Many countries provide special loans to encourage farmers to adopt innovative agricultural technologies. In 2020, Saudi Arabia spent $665 million to facilitate food imports and help local farmers increase crop production through the use of hydroponics, which uses 90 percent less water than traditional farming methods.

Advances in agricultural technology pave the way to greater productivity. Last year, the Abu Dhabi Investment Office invested $100 million in four agricultural companies building research facilities and production centers in the emirate. Earlier this year, Dubai launched Food Tech Valley, with research facilities, an innovation hub, a smart food logistics hub and space for vertical farming. As a result of these efforts, the UAE now has 1,000 hydroponic farms, up from just 50 in 2009.

At the same time, it is very important for Arab countries to diversify sources of food imports, simplify customs procedures, establish minimum food storage quantities and establish business continuity plans. Improved supply chain, transport and storage efficiency will reduce food loss from agriculture to retail.

solutions in terms of global food policy

Special pricing policies will ensure lower income groups have more reliable choices when it comes to basic and healthy foods. Policymakers should also consider encouraging consumer behavior towards sustainable and healthy eating through nutrition literacy programs, food labeling, and strategies to reduce waste.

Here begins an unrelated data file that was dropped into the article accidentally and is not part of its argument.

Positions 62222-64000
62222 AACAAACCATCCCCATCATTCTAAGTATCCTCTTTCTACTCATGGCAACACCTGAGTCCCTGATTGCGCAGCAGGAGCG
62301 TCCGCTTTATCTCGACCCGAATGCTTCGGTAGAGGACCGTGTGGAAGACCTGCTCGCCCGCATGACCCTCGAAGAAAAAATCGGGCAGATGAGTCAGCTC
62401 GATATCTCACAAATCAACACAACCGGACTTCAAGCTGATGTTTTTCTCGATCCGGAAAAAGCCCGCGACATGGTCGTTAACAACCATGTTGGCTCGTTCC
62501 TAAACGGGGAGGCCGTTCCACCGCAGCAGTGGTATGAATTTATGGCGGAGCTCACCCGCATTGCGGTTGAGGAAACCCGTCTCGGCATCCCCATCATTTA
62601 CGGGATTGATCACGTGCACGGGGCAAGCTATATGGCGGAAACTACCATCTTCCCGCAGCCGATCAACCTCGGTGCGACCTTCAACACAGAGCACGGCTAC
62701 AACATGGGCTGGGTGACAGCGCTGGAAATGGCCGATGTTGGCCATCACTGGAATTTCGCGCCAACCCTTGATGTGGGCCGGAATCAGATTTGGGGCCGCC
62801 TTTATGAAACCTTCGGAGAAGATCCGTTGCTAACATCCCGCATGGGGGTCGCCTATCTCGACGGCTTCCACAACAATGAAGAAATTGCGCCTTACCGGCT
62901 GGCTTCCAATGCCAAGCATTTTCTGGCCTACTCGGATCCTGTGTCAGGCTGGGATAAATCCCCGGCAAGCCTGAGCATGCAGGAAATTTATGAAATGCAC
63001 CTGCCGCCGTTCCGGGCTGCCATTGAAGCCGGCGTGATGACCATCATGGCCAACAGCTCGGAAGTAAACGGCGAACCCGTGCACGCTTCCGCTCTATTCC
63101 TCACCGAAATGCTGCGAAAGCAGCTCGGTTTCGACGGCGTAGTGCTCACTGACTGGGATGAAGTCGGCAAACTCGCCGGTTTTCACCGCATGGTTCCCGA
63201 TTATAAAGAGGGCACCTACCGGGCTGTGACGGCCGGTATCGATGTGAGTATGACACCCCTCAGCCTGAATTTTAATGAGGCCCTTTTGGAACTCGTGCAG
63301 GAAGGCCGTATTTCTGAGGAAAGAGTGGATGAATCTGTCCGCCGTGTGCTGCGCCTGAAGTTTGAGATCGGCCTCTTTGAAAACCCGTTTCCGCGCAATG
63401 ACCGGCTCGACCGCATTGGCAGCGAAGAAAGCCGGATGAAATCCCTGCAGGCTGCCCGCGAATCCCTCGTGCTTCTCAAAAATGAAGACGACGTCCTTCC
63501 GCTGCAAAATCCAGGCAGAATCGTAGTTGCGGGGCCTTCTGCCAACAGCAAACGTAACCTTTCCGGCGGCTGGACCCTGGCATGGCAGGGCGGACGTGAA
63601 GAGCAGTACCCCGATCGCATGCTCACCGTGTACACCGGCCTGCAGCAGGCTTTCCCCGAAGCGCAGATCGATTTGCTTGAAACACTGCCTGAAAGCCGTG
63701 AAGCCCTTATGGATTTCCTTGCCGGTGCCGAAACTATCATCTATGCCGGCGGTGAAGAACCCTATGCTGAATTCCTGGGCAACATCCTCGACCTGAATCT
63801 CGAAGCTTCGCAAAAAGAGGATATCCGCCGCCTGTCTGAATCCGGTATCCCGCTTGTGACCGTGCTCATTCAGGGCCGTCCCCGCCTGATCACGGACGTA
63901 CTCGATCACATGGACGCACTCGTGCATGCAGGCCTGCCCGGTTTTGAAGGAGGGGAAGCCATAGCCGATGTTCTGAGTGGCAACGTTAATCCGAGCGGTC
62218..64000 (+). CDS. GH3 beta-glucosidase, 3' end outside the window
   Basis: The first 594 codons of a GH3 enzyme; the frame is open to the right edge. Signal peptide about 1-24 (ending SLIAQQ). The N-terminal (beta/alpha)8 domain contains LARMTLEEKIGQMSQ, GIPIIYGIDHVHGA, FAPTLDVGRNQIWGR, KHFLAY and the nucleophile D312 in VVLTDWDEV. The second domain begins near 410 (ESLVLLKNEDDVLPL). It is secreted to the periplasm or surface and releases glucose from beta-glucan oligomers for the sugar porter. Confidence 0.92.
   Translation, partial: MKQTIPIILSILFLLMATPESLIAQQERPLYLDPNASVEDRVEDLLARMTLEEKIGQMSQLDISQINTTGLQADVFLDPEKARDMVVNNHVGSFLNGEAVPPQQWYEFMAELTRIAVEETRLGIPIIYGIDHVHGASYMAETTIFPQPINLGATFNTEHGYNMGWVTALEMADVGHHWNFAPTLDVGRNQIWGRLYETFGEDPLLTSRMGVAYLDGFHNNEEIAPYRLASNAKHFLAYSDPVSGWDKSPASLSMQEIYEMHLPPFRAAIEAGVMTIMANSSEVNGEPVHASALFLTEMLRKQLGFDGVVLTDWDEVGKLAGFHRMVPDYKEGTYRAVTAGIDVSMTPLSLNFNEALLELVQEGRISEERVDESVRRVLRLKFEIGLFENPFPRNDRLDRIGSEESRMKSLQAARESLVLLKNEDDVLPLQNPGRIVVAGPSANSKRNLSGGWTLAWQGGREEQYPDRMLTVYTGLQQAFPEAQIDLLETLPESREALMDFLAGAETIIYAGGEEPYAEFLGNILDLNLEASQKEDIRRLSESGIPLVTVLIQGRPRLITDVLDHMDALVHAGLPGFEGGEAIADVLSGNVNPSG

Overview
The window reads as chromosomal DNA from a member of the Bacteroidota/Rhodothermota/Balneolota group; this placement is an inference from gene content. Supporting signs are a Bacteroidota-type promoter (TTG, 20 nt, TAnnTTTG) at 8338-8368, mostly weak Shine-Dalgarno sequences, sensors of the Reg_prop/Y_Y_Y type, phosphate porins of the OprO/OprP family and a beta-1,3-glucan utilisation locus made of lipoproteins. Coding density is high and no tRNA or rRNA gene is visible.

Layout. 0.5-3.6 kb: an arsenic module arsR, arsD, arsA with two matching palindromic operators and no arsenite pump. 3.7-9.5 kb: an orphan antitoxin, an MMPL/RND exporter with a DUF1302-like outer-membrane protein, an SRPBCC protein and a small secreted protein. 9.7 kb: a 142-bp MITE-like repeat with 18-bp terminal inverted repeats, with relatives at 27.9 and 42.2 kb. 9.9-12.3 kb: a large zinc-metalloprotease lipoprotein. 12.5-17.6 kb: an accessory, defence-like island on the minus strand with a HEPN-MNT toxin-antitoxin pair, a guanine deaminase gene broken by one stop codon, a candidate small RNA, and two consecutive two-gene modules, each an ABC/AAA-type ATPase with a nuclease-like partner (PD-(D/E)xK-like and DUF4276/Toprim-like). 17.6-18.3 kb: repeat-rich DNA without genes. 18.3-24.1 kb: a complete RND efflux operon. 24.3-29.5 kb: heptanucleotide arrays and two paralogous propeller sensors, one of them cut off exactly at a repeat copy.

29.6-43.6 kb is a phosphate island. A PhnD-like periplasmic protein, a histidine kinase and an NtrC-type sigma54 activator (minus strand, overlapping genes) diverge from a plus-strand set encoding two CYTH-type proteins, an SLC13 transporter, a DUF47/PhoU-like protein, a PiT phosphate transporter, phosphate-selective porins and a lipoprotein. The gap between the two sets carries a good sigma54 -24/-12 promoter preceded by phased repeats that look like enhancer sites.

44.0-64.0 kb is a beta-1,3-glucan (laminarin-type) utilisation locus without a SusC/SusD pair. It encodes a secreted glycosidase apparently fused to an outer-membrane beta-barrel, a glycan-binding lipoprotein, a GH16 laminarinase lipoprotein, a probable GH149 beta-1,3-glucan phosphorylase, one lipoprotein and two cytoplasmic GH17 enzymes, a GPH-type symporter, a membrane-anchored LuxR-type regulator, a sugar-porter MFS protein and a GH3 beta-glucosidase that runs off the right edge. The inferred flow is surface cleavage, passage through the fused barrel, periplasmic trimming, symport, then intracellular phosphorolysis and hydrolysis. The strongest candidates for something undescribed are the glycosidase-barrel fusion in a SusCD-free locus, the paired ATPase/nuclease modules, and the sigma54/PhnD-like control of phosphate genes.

Many countries, especially those that rely heavily on food imports, are adopting new approaches to food security. Singapore  which has long been subject to fluctuating prices due to its 90 percent food import rate working to diversify its sources of imports from 170 countries.

In 2019, the Singapore government announced an ambitious plan to produce 30 percent of its nutritional needs locally by 2030. Indoor slot deposit gopay farming technologies, such as hydroponic and vertical farming, are part of a range of innovative solutions. The government is partnering with German vertical farming company ever to set up a fully automated indoor farm that will produce 500 tons of fresh produce annually.

Last month, Singapore launched a dedicated agricultural technology training facility to teach the basics of crop farming, innovative agricultural technology, agricultural operations, artificial intelligence in agricultural operations and farm management.

The global food system contributes to the well-being and economic prosperity of the peoples of the region, so it is imperative to develop ambitious plans to protect their resilience and sustainability.

Agriculture Sector In United Arab Emirates